How long is my prescription valid?

Determining the validity period of a prescription is the role of an optometrist or ophthalmologist. To get your prescription filled at Optical Warehouse, a prescription should be less than one year old, unless a serious clinical reason requires a shorter validity period.

Do I have to pay to get a copy of my prescription from an optometrist or ophthalmologist?

The copy of your prescription is yours. Following your eye exam, the optometrist/ophthalmologist will issue a prescription. At your request, it must be given to you and is valid according to the indications of the optometrist/ophthalmologist in accordance with the local provincial medical and optometric governing bodies.

Are ophthalmic lens prescriptions the same as contact lens prescriptions?

Normally, these two are different. Your prescription for eyeglasses cannot be used for contact lenses. For more information, see this link : https://www.ooq.org/public/droits-et-obligations-de-loptometriste

Do I need to make an appointment to buy eyewear?

No appointment necessary. Just bring your prescription. However, if you want to buy contact lenses for the first time, you must make an appointment with an optician. Contact lenses are available at select locations.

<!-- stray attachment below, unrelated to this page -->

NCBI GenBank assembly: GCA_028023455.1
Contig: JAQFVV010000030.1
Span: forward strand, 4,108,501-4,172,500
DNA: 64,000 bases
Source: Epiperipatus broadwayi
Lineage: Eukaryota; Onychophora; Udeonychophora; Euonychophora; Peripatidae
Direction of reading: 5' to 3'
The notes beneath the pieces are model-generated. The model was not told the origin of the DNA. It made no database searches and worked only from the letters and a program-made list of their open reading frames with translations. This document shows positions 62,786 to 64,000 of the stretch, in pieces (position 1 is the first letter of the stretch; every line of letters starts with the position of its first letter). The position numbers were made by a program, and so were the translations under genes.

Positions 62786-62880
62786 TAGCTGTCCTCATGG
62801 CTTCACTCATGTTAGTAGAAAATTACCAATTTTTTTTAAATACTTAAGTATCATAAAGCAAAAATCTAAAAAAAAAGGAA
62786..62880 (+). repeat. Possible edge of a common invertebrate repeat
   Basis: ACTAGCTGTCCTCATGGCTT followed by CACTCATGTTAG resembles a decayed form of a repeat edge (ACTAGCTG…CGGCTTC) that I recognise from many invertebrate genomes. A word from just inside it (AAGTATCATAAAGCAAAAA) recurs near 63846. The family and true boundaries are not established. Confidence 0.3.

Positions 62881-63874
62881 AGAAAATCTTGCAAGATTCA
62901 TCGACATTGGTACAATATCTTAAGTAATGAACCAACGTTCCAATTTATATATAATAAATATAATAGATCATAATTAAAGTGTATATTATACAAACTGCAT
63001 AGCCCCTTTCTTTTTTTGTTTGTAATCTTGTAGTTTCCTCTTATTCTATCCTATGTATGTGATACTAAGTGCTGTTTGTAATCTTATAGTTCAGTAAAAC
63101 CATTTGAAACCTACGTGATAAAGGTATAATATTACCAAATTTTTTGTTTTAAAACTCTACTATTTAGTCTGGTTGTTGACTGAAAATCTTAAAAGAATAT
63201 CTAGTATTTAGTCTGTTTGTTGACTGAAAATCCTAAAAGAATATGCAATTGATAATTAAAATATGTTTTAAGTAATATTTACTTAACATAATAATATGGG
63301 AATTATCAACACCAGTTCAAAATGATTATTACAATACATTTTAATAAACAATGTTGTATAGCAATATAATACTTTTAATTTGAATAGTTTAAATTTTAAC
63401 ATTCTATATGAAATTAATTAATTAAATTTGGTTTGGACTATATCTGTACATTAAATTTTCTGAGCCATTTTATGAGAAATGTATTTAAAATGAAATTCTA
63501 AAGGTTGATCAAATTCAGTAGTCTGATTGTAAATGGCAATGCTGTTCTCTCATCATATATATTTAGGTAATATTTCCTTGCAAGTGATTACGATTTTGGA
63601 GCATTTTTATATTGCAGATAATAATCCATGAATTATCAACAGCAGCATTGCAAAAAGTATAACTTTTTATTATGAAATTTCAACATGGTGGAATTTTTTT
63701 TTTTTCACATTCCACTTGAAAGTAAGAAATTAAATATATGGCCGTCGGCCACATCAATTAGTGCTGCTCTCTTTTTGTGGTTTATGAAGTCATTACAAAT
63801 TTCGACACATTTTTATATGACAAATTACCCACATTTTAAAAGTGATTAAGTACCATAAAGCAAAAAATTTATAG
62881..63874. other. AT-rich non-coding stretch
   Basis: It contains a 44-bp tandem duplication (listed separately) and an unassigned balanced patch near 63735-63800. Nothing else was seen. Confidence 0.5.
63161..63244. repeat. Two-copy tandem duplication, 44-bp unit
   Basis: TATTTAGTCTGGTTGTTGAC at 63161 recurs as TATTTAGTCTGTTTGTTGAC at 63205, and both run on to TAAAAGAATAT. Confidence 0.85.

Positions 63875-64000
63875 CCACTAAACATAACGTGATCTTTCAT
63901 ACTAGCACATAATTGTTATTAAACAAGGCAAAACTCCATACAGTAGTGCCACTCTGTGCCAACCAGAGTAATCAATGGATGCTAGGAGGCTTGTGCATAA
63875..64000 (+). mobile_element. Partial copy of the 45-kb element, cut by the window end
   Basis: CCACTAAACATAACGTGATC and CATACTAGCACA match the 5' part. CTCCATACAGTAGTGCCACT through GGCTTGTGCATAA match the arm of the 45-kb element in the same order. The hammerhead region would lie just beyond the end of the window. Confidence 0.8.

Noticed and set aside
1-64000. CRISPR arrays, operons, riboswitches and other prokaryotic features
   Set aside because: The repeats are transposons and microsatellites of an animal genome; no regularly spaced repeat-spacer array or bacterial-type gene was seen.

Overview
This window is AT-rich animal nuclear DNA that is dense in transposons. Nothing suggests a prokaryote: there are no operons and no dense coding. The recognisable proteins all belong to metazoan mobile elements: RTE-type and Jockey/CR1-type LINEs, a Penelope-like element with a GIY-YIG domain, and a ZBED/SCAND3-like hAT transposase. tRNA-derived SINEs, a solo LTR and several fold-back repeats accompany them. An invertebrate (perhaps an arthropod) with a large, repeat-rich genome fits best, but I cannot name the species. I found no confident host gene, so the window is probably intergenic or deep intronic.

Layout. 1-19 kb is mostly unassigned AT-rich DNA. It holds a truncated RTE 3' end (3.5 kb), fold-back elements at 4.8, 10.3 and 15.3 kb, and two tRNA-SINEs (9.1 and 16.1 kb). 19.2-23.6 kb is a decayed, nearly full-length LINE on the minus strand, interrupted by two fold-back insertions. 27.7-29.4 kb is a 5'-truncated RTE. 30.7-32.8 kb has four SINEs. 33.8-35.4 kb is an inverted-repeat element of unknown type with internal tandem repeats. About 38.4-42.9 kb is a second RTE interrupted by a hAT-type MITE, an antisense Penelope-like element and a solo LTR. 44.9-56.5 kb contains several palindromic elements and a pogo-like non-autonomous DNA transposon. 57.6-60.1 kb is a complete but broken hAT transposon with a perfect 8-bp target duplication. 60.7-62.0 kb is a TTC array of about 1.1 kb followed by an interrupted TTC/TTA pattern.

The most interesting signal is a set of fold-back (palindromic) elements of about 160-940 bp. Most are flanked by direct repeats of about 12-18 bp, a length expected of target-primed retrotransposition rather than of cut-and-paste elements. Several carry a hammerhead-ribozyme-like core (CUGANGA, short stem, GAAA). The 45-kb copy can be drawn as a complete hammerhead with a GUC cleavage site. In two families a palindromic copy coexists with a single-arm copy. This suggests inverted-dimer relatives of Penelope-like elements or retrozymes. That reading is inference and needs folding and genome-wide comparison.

What is the difference between an optometrist and an optician?

Licensed optometrists in Canada obtain a professional “Doctor of Optometry” (OD) designation after 7 to 8 years of post-secondary education and training. Among other things they conduct eye exams, write prescriptions and treat eye diseases.

Optometrists often identify signs of eye disease and, if necessary, refer patients to ophthalmologists (medical doctors having completed a minimum of a 5 year residency) in cases where further assessment or surgery is required.

Licensed dispensing opticians hold a diploma and are fully trained in understanding prescriptions and providing best options for the fit of frames and lenses to any prescription while respecting your budget. They accompany you throughout your purchase process and advise on your choice of lenses and coatings. They take further essential measurements to accurately calculate where your field of vision should be depending on your selected frame and lens details. It is the precision of these measurements that will allow for excellent vision and comfort.

Opticians in Canada are licensed according to their provincial regulatory agencies. This means that they ultimately work on your behalf to ensure that you have received the frames and lenses you have ordered and that the lenses match your prescription (unlike internet purchases where there is no way of knowing you have obtained what you have ordered and if the lenses match your prescription).

The optician is responsible for the ordering and fitting glasses and related accessories based on your prescription issued by an optometrist or an ophthalmologist. Opticians can also perform certain minor repairs to eyeglasses.

Can I put new lenses into my old frame?

It depends on the condition of the frame. Go to the store with your frame and prescription and our opticians will advise accordingly.